But I didn't think it was just their employees' computers they were monitoring but other "enemies" of the FDA as well. I also had thought that they monitored not only internal but other computers of employees. If either was the case, someone stepped well outside the bounds of permissible monitoring to catch leaks. If your tactics seem to come from Watergate, perhaps second thoughts are in order.

I wonder how dense you need to be to think that receiving money from suing people using confidential information from your employer is not going to be a conflict of interest. Of course, that would also apply to a wink-and-nod relationship between FDA managers and companies submiting devices for approval.

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8. Grad Student on July 23, 2012 3:52 PM writes...

There is no talk on the actual science of the CAD devices. Does the science actually support Smith's claim? Or is he just a litigious lawyer without any scientific understanding?

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9. Norman Yarvin on July 23, 2012 4:08 PM writes...

The underlying technical issue here is that CT scans (any CT scan, not just these ones) pump a lot of radiation into the patient. CT scans operate by taking X-rays, but not by just taking one X-ray, but rather X-rays from all different angles, which the computer then combines into a 3D image. So the patient gets something like 180 X-rays' worth of radiation rather than just one. Why the dissenting FDA employees are exercised about these particular CT scans is unclear to me, but it may have to do with them being sold for screening purposes, where you're giving the CT scan to healthy people, and so the expected upside is relatively small.

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10. Captain Ned on July 23, 2012 6:16 PM writes...

That pop-up warning upon login is standard issue on all Federal computers. I have to deal with a Federal laptop in the day job (financial regulation, not drug approval) and it's there as well.

As I said in an earlier thread on this subject. Any Federal employee whistleblowing from their work computer is an idiot.

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11. johnnyboy on July 23, 2012 8:25 PM writes...

From having worked in both the pharma and the device industry, I would say that the CDRH branch has always struck me as particularly amateurish, compared to CDER. From reviewers focusing on totally irrelevant study data, to badly written draft guidance documents that include totally off-the-wall recommendations and that never get finalized anyway, the whole branch gave off a whiff of underfunding, undercompetence and total improvisation.

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12. Anonymous BMS Researcher on July 23, 2012 9:27 PM writes...

At my workplace, and probably many other pharma companies, all the computers have regular pop-up messages warning us not to have any expectation of privacy when using company systems. I post here from a computer that I own, via a network connection for which I pay. If ever I felt the need to blow the whistle -- which to date I haven't -- I would certainly not do so using my workplace computer and network connection. I'd use either the hardwired connection at my residence or my cell phone (which, like many phones nowadays, can be used to send and receive email messages).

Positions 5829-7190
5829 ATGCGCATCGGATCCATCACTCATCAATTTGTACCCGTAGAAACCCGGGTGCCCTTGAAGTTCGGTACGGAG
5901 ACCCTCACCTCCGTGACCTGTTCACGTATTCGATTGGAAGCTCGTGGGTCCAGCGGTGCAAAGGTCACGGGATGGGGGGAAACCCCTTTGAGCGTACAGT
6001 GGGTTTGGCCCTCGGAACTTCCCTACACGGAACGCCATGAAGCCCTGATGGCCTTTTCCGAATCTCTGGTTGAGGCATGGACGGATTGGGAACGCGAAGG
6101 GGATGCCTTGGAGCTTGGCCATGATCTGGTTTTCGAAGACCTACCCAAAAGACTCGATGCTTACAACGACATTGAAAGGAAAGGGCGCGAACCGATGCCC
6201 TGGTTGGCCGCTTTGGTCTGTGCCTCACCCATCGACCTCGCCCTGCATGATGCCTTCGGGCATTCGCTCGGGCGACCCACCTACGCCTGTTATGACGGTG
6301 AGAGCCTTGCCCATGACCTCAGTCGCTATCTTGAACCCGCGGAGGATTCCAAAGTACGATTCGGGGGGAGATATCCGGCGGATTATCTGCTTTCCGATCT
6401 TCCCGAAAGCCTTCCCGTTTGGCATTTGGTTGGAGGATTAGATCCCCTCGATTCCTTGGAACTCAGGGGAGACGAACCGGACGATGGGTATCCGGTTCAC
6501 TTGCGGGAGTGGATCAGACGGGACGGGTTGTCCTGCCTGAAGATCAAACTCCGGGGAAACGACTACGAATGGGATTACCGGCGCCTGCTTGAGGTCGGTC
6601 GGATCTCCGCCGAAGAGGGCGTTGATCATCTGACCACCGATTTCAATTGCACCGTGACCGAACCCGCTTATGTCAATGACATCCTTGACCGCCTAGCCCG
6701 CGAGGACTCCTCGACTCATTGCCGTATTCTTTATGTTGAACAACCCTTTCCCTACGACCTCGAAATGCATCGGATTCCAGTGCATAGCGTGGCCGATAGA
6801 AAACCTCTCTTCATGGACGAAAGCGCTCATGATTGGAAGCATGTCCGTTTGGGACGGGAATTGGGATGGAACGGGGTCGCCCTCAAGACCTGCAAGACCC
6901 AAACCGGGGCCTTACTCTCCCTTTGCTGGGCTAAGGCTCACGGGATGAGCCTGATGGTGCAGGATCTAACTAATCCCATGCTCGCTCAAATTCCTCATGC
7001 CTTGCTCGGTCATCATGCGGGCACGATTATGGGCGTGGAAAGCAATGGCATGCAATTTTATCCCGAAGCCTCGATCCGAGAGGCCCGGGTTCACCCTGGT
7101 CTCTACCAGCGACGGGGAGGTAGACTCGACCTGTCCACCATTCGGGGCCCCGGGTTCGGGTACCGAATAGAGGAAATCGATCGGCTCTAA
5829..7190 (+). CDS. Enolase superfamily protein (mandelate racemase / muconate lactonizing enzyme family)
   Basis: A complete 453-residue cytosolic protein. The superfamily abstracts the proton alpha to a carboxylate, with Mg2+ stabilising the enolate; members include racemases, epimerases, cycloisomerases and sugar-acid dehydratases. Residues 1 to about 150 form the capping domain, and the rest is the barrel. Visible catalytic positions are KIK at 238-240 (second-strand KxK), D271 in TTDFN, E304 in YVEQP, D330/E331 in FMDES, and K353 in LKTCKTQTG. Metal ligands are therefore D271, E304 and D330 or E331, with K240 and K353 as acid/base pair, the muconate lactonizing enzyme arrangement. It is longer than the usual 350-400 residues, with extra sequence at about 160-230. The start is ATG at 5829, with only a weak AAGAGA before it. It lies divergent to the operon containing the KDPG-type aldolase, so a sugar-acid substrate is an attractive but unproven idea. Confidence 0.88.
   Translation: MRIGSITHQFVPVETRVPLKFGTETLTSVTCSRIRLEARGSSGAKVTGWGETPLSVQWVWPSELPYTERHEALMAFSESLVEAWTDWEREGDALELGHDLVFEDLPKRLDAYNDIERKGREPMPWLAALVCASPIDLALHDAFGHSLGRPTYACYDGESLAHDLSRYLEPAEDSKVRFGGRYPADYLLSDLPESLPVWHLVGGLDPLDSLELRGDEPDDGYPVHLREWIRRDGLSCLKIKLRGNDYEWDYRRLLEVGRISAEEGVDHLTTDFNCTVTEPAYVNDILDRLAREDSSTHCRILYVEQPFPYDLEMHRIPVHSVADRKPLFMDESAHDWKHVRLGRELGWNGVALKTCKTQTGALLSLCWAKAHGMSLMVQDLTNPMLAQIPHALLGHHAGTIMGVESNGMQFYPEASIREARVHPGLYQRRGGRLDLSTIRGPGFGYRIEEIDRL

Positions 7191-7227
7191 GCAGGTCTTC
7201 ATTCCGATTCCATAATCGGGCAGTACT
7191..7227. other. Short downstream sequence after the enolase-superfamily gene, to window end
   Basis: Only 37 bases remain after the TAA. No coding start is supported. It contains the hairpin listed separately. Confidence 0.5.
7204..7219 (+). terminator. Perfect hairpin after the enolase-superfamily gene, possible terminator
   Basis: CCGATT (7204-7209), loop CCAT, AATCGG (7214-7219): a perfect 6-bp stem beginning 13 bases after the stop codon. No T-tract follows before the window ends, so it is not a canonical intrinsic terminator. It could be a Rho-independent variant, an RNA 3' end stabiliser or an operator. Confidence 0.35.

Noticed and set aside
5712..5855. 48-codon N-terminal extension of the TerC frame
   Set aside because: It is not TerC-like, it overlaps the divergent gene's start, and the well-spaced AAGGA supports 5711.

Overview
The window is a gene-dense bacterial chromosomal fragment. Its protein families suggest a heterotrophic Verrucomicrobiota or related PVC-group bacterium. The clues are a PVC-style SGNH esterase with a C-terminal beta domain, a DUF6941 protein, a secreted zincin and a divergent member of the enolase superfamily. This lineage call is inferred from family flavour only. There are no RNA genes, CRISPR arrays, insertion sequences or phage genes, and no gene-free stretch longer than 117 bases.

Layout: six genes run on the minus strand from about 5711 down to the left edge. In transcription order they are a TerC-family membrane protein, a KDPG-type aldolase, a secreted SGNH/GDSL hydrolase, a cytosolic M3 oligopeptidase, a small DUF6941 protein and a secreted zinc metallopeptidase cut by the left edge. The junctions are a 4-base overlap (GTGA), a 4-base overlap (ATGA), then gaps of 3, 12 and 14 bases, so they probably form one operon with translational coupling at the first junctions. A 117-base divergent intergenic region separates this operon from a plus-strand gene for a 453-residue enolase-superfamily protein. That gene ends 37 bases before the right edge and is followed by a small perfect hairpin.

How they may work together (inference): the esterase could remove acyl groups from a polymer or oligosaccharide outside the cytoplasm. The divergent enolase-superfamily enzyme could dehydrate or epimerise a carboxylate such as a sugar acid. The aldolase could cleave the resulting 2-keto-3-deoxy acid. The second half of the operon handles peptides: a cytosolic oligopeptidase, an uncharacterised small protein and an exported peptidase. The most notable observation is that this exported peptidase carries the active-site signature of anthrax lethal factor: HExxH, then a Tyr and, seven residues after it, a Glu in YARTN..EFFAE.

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13. Watson on July 24, 2012 3:33 AM writes...

All you need to do to thwart such intrusive measures is to place a Faraday cage around the computer you use at work. It works much the same as a tinfoil hat.

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14. Jonathan on July 24, 2012 9:55 AM writes...

Captain Ned is 100% correct, anyone using a government device on the .gov network (or even at home on their own network) has absolutely no expectation of privacy, and I think recent court cases hae meant that applies to anyone using a corporate computer at their place of work (even if they're accessing private webmail accounts etc).

If you want to whistleblow, don't do any of it on corporate IT assets; take pictures of documents with your own camera or phone and use disposable email accounts that you don't log into (ever) at work. Or accept you're going to get busted.

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15. NJBiologist on July 24, 2012 11:53 AM writes...

@1 NoDrugsNoJobs, @3 MIMD--They had a history of suing, but not a history of winning. The only win was a retaliation claim--won after the initial lawsuit was dismissed.

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16. johnfg on July 24, 2012 2:00 PM writes...

So am I the only one who read this and thought to myself "have these people never seen a movie involving whistle blowing in Washington". You don't send emails from work computers.
You need the following things to properly "blow the whistle": a memory stick, a bike, a hooded sweatshirt (or baring that a ball cap you can pull down low), a pair of dark sunglasses, a laptop, a messenger bag or backpack, a cute nickname as part of gmail account, and a random internet cafe or coffee shop with free wifi.(Note that pre-paid cellphones are optional these days)
Once you have these assets the rest should fall in place for you no problem

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17. Mary Peed on July 28, 2012 7:17 AM writes...

I've given that exact same warning (nearly word for word) at a University I used to work at... to incoming freshmen.
"You have no expectation of privacy. That means if you do something stupid from a university computer, we don't need your permission to find out about it. So don't do anything stupid. Because no matter how good you are, we've got better... and we will find out... and you will blow your entire future for something stupid."

Sounds like someone should have had that conversation with FDA employees.

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18. Joe Protandem on August 1, 2012 12:48 AM writes...

Its all about the money - FDA isn't always out to protect you they are out to protect their own pockets.

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19. BELI on September 25, 2012 6:35 PM writes...

When I found I was so frustrated with what had recently happened. There were two of us in line for a great promotion at work. However, I was not willing to “fix the books” like my manager wanted so I did not get the promotion… the other guy did. I really needed that to survive as I was barely getting by on my measly pay. I found your site and knew what I wanted… I wanted my manager to finally be caught, along with the guy that now had the promotion, wanted them both to get what they deserved. A week after requesting the ramshackled finances revenge spell our company was audited, the accounting discrepancies were found and the people responsible were let go and brought up on fraud charges. I now have my ex-managers job and don’t expect my employees to “fix” anything other than their mistakes.